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Continuing our latest adventure into looking at some fun comic book stuff instead of the dregs (like my other ongoing look at JUSTICE LEAGUE: CRY FOR JUSTICE – new chapter coming soon!), it’s time to dive back in to a look at my favorite DC Comics miniseries. There were some classics in PART ONE (you should click that link and check it out) and we have some more great stories here.
Superman & Batman: Generations (1999)
Written and Illustrated by John Byrne
I’m not usually a fan of later-era John Byrne, but this miniseries is an exception. The main conceit of this four issue story is that Superman and Batman debuted in 1938 and 1939 and aged in real time. Each issue featured 2 chapters that told adventures 10 years apart as the World’s Finest team – and their families – continued to fight crime into 1999 (and beyond) thanks to some comic book science and logic.
The initial miniseries spawned two sequels, continuing the adventures of the Man of Steel and the Caped Crusader. The second Generations began to introduce members of both the Justice Society and the Justice League. The third miniseries, a 12-issue special, took 100-year jumps between stories. While fun, there was some diminishing returns with the sequel series. The first one, though, is a lot of fun.
Formerly Known as the Justice League (2004)
Written by Keith Giffen and JM DeMatteis
Pencils by Kevin Maguire
Inks by Joe Rubenstein
Colors by Lee Loughridge
Justice League International, the post-Crisis on Infinite Earths series, is one of the most revered comic book properties of the 1980s. Giffen and DeMatteis wrote a Justice League team that was both funny and heart-warming. When the team decided to get the band back together for a 6-issue miniseries in 2004, it was immediately a highly-anticipated debut. And it delivered, too, winning the 2004 Eisner Award for best comedy series.
FKATJL brings the SUPERBUDDIES (Booster Gold, Blue Beetle, Fire, Ralph and Sue Dibney, Captain Atom and MAX LORD with his robot sidekick L-Ron) to a a strip mall in Queens, where they advertise for their services. To add a little more fish-out-of-water humor, Mary Marvel gets added to the team, taking the place of the then-Captain Marvel. The team takes on a superpowered biker gang, gets kidnapped and forced to compete in Roulette’s superhero fight club and nearly causes an intergalactic war with Manga Khan.
The 6-issue miniseries would spawn a sequel – I Can’t Believe It’s Not the Justice League – which may have been better, but was printed in the anthology series JLA Classified and thus is not eligible for this list.
Infinite Crisis (2005-06)
Written by Geoff Johns
Pencils by Phil Jimenez, Jerry Ordway, George Perez and Ivan Reis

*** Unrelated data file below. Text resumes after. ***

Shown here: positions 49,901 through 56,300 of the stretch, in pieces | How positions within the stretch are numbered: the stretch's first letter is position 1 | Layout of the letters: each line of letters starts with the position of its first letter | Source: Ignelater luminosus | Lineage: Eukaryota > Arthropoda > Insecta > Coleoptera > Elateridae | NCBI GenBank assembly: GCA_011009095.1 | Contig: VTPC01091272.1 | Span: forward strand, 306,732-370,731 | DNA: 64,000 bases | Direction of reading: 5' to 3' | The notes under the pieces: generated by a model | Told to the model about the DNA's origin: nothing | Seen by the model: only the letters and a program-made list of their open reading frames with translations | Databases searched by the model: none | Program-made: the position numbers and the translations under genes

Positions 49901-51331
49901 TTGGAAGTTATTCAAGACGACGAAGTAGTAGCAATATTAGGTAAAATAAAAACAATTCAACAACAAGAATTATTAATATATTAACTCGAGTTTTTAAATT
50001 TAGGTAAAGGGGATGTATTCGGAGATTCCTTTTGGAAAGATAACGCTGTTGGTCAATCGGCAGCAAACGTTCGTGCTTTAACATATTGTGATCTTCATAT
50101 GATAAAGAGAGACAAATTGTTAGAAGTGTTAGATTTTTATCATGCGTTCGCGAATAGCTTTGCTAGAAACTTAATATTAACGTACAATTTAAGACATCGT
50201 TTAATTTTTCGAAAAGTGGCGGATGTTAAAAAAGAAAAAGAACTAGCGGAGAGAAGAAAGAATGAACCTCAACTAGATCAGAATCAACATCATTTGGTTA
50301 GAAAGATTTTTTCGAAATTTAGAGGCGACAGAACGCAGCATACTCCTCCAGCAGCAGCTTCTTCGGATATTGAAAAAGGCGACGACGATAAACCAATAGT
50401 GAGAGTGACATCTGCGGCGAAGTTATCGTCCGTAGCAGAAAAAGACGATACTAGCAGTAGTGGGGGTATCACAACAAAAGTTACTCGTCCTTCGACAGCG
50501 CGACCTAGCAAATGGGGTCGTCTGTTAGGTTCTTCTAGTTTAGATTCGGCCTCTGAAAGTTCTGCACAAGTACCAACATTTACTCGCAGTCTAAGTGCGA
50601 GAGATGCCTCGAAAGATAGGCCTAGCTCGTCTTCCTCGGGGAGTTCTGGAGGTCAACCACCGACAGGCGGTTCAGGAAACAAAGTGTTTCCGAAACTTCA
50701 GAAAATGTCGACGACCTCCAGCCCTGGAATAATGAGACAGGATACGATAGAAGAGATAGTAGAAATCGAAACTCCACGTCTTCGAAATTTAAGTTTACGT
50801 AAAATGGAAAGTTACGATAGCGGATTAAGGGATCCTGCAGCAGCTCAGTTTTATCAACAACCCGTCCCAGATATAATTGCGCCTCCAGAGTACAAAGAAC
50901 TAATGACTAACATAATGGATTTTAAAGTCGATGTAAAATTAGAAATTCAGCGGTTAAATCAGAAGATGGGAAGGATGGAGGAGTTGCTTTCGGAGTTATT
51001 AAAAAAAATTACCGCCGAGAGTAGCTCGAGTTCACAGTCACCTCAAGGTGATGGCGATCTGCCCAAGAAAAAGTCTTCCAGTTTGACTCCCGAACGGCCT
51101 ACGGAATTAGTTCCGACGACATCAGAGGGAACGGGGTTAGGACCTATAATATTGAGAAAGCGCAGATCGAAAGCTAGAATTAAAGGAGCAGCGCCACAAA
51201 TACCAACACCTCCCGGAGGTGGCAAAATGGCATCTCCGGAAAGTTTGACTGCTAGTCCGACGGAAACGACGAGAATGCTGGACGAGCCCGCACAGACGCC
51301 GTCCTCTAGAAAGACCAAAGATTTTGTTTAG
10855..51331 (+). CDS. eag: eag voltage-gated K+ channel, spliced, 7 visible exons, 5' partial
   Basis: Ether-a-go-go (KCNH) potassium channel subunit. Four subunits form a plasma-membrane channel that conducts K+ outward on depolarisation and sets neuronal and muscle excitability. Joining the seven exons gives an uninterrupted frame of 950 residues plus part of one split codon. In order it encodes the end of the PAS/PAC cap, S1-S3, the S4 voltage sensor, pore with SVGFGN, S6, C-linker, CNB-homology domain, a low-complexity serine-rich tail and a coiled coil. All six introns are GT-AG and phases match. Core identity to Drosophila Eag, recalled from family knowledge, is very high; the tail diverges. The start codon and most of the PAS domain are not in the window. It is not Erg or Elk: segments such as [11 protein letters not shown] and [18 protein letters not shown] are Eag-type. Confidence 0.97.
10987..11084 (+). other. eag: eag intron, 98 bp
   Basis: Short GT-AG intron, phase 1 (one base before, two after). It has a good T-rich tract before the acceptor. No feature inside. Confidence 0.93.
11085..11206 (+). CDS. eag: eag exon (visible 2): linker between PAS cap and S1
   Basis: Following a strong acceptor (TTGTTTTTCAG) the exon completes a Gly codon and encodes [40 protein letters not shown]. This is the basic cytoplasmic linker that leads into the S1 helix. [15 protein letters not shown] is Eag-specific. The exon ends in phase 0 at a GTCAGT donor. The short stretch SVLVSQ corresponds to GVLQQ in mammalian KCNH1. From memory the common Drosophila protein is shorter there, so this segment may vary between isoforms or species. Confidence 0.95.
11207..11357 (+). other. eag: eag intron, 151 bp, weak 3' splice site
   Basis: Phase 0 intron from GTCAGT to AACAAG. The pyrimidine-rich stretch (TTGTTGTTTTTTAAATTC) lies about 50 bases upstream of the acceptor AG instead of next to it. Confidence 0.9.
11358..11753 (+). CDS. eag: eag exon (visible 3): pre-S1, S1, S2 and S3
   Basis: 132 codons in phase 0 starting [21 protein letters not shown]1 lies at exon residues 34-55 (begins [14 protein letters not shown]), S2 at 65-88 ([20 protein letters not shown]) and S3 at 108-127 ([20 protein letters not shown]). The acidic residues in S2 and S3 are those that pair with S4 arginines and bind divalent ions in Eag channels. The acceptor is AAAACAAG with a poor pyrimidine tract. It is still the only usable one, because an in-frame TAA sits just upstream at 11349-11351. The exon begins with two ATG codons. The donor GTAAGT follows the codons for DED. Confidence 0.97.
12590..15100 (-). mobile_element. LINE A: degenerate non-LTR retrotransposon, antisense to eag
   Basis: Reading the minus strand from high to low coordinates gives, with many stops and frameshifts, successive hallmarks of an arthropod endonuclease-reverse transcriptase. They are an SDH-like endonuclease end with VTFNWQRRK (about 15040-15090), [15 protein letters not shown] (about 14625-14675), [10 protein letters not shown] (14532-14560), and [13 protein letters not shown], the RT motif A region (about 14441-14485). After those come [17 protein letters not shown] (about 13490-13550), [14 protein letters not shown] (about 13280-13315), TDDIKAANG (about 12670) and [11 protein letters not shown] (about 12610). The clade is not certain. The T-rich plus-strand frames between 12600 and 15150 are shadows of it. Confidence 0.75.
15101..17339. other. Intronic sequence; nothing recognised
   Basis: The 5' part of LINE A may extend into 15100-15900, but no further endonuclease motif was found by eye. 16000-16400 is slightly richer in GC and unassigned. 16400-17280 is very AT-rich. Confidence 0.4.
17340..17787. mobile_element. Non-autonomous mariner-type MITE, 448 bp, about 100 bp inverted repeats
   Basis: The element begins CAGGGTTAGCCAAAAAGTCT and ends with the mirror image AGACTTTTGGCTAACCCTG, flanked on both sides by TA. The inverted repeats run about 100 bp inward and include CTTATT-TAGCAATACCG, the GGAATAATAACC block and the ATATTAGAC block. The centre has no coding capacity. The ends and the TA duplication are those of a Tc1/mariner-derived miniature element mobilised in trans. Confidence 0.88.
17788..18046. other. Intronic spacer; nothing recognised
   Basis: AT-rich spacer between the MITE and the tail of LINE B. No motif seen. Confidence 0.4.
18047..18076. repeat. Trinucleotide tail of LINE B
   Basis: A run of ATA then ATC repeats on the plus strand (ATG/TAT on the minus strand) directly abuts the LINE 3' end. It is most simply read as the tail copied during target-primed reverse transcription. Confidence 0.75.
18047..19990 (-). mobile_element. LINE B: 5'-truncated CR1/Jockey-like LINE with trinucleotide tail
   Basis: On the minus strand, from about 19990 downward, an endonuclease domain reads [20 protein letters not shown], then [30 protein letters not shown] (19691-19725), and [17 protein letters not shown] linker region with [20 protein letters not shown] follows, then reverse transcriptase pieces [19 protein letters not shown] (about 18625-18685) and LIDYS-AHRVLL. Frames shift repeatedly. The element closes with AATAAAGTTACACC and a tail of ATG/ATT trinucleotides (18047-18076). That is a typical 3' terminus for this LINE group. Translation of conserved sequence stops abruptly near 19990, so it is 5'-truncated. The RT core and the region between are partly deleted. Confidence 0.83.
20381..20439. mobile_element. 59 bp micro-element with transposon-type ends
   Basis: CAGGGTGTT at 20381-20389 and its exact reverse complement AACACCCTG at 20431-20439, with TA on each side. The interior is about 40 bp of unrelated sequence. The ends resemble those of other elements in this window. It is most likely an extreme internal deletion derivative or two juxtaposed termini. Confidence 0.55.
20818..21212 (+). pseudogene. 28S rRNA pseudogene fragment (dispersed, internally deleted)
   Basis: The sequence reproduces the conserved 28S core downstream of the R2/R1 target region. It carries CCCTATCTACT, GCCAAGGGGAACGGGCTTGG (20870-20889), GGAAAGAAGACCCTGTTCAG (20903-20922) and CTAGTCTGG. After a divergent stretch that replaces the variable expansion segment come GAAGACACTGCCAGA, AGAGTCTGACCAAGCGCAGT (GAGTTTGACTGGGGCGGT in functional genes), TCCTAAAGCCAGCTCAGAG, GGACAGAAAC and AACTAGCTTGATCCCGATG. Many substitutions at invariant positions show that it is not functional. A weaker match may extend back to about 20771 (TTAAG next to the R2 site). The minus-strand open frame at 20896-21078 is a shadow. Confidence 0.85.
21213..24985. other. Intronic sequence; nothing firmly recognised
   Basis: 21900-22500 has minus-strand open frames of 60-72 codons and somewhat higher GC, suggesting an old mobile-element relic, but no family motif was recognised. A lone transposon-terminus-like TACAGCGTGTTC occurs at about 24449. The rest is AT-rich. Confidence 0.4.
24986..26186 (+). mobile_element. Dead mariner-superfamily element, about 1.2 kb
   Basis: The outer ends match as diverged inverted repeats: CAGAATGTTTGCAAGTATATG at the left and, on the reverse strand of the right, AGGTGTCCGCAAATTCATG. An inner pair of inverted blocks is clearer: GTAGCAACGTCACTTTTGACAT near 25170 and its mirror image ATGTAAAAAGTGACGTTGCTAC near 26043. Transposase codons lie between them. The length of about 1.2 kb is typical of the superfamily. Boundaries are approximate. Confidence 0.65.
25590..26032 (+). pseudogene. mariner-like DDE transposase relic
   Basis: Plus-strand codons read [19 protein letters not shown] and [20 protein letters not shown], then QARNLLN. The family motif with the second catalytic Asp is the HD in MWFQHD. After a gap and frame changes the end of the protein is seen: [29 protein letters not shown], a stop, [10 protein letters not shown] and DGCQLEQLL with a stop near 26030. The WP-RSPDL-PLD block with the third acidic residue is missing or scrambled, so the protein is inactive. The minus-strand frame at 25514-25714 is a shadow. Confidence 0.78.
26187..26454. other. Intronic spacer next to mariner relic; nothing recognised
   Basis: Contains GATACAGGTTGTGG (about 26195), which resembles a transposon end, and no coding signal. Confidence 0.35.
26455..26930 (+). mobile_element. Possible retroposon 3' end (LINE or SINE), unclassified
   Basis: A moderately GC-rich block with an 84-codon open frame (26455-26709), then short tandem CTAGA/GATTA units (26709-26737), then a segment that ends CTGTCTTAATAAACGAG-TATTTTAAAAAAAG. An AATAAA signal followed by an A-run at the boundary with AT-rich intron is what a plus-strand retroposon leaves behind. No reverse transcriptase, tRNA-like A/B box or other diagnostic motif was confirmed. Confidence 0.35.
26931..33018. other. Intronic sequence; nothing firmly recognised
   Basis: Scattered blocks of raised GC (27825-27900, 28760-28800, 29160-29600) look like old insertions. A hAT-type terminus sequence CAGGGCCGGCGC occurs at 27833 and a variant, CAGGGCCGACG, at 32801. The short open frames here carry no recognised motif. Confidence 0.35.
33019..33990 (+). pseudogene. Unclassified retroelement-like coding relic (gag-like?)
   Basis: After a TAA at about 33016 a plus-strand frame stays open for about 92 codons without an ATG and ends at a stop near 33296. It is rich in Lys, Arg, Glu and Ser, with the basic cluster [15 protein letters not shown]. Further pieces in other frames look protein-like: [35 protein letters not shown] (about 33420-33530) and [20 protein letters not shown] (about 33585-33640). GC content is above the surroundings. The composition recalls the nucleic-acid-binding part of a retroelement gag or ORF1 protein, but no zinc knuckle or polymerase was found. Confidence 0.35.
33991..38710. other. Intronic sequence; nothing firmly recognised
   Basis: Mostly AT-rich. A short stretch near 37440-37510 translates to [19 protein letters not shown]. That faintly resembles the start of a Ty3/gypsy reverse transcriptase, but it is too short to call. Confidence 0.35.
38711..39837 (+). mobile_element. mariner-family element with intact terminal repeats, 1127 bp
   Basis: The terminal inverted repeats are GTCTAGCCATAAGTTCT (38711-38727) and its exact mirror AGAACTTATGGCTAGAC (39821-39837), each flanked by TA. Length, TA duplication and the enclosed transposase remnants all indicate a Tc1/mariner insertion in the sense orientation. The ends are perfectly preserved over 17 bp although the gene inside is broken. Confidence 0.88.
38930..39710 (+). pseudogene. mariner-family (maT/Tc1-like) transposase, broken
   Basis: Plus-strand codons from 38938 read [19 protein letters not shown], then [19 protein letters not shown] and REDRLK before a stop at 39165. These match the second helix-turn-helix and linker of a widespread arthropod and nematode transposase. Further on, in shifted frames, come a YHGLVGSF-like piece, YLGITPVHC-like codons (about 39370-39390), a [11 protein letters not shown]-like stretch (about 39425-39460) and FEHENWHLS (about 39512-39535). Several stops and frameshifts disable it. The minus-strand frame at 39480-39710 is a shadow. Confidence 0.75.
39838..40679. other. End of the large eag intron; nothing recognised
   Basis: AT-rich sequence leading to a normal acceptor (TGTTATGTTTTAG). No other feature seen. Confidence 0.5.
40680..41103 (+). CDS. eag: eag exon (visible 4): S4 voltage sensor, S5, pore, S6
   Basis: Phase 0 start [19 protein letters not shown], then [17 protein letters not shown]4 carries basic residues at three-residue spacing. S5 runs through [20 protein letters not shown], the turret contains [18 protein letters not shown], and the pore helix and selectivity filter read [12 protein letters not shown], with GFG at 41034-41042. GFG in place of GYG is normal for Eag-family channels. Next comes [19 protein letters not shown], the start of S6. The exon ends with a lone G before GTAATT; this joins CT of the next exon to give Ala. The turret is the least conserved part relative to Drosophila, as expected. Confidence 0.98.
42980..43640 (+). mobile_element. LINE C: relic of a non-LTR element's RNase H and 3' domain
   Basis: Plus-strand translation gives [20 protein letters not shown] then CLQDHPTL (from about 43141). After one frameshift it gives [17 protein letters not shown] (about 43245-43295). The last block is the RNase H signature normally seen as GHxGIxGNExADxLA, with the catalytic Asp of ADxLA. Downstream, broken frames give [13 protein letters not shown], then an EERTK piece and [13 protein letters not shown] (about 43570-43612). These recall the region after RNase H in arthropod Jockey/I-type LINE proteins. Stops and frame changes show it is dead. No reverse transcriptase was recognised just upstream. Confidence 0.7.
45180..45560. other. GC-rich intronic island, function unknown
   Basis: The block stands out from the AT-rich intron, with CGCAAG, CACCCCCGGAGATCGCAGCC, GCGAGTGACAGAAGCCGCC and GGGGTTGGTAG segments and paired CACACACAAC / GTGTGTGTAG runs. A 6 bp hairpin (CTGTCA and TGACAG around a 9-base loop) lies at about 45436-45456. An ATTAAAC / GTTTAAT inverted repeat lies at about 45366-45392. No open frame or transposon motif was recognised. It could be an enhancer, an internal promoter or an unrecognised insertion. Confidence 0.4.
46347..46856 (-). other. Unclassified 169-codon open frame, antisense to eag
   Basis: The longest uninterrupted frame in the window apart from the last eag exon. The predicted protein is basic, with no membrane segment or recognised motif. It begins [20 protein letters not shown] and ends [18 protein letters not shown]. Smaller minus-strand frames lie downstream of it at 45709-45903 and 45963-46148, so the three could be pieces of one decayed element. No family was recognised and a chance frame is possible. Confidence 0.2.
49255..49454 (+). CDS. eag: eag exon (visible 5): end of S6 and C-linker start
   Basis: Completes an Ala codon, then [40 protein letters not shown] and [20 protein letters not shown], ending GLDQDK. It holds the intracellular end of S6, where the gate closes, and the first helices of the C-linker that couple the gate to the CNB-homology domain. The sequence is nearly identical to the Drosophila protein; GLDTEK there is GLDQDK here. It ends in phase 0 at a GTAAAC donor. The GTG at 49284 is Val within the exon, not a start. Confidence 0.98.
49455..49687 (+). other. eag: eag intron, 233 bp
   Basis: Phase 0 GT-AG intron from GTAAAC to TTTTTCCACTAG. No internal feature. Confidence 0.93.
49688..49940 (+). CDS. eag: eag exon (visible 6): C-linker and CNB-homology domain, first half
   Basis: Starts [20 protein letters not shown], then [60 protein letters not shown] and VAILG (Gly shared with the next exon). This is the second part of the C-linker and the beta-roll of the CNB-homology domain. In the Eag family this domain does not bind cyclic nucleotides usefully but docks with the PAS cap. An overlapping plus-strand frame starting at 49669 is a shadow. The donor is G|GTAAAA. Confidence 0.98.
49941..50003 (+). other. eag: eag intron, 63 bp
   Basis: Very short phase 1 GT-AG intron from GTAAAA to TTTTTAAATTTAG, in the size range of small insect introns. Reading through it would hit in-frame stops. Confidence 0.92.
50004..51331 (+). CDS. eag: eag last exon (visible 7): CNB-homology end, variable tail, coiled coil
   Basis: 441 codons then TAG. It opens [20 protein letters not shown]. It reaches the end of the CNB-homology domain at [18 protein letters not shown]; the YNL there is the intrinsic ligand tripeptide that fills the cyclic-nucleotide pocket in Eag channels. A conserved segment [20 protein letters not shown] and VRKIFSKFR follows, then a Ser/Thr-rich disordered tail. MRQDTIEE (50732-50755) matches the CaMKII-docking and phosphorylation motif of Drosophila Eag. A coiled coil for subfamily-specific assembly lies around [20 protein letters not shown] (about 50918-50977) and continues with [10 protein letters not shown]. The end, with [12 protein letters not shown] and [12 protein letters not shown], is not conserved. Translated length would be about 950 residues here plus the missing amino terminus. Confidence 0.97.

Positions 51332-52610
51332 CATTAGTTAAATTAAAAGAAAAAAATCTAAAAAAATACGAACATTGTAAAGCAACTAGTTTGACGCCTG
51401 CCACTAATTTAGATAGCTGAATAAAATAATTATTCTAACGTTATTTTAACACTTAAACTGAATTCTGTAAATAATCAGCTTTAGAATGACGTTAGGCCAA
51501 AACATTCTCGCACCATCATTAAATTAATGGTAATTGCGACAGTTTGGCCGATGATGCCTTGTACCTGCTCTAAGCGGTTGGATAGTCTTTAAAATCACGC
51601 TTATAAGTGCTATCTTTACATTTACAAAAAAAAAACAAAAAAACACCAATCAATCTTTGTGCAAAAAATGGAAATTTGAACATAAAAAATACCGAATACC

Inks by Andy Lanning
Colors by Jeremy Cox and Guy Major
The first major company-wide crossover of the 21st Century essentially changed the course of DC Comics. The seven-issue miniseries engulfed all of the publishing universe, much like the original Crisis on Infinite Earths. The main story in the miniseries focuses on the return of the Earth-2 Superman, Superboy Prime and the Alexander Luthor of Earth-3 to the main Earth, disappointed in the heroes that were left behind post-Crisis.
Their return sets off a world-wide battle as Alexander Luthor slowly slowly enacts his plan to destroy this Earth and replace it with a “more perfect Earth.” Infinite Crisis was built up for months before the series actually debuted, and the story more than lived up to the hype.
Written by Heath Corson
Pencils and Inks by Gustavo Duarte
Colors by Pete Pantazis
Sometimes you just need a little bit of fun, and this six-issue miniseries is all about fun. Bizarro, in the right hands, can be a tragic figure. But the character’s backwards mannerisms and inability to do anything right is rife with comedy as well.
As Bizarro is frequently a thorn in Superman’s side, the Man of Steel conceives a plan to get his backwards duplicate out of Metropolis and out of his hair. So he sets Bizarro on a roadtrip across the country with Jimmy Olsen. Hilarity ensues.
Batman: White Knight (2017-18)
Written and Illustrated by Sean P. Murphy
The start of a new pocket universe, Murphy’s White Knight series pit the Dark Knight against his greatest foe, but this time the roles are reversed. The Joker, using his real identity of Jack Napier, endears himself to the people of Gotham City by trying to help and make up for all the damage he did when he battled Batman. In doing so, he turned Gotham against Batman.
Over the course of eight issues, Murphy turns the world of Gotham on its head. the miniseries also introduced my favorite version of Harleen Quinzel, the former criminal psychiatrist turned supervillain Harley Quinn. She helps Napier keep the Joker persona beneath the surface. Murphy has continued to build on the world of White Knight, but the original series has been the best so far.
We’re halfway done with the picks for my favorite miniseries. Stay tuned for part 3, with more Superman, more Batman and more looks at different eras.